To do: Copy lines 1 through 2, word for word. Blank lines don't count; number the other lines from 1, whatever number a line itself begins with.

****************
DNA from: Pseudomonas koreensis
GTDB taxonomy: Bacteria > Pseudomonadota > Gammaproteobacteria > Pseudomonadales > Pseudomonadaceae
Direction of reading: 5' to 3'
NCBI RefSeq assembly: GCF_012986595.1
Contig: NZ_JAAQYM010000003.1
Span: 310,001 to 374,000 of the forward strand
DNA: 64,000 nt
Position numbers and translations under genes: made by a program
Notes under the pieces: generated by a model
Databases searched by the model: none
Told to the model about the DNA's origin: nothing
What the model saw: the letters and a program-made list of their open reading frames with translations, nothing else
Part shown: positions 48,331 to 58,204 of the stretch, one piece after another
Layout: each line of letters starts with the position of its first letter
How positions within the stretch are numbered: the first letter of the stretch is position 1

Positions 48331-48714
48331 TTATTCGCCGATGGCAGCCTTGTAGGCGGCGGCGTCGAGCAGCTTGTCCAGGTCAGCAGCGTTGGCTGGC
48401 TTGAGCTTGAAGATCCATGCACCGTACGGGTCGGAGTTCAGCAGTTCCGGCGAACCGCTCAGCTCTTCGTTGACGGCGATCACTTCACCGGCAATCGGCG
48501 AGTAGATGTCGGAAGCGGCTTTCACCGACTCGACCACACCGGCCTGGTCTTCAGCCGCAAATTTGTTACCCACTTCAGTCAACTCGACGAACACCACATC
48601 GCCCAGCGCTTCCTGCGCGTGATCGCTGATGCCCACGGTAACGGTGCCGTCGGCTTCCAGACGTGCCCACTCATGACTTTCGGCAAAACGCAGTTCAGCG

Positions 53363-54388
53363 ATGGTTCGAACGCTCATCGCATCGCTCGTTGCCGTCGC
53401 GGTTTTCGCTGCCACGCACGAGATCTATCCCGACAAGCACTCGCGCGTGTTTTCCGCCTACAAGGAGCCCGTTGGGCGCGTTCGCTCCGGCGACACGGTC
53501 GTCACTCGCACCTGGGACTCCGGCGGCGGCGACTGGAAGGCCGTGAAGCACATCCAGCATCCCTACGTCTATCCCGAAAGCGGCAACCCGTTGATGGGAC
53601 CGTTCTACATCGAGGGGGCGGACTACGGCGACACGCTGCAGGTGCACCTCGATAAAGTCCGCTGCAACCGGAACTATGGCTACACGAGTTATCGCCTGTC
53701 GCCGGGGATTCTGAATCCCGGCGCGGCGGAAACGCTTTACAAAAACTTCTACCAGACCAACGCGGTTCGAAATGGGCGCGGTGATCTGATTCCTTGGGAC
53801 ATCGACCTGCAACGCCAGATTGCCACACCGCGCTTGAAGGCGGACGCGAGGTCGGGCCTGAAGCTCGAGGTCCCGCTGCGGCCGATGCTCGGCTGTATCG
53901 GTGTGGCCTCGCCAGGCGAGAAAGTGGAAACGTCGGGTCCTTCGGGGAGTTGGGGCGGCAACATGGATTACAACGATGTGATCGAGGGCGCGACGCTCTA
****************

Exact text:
DNA from: Pseudomonas koreensis
GTDB taxonomy: Bacteria > Pseudomonadota > Gammaproteobacteria > Pseudomonadales > Pseudomonadaceae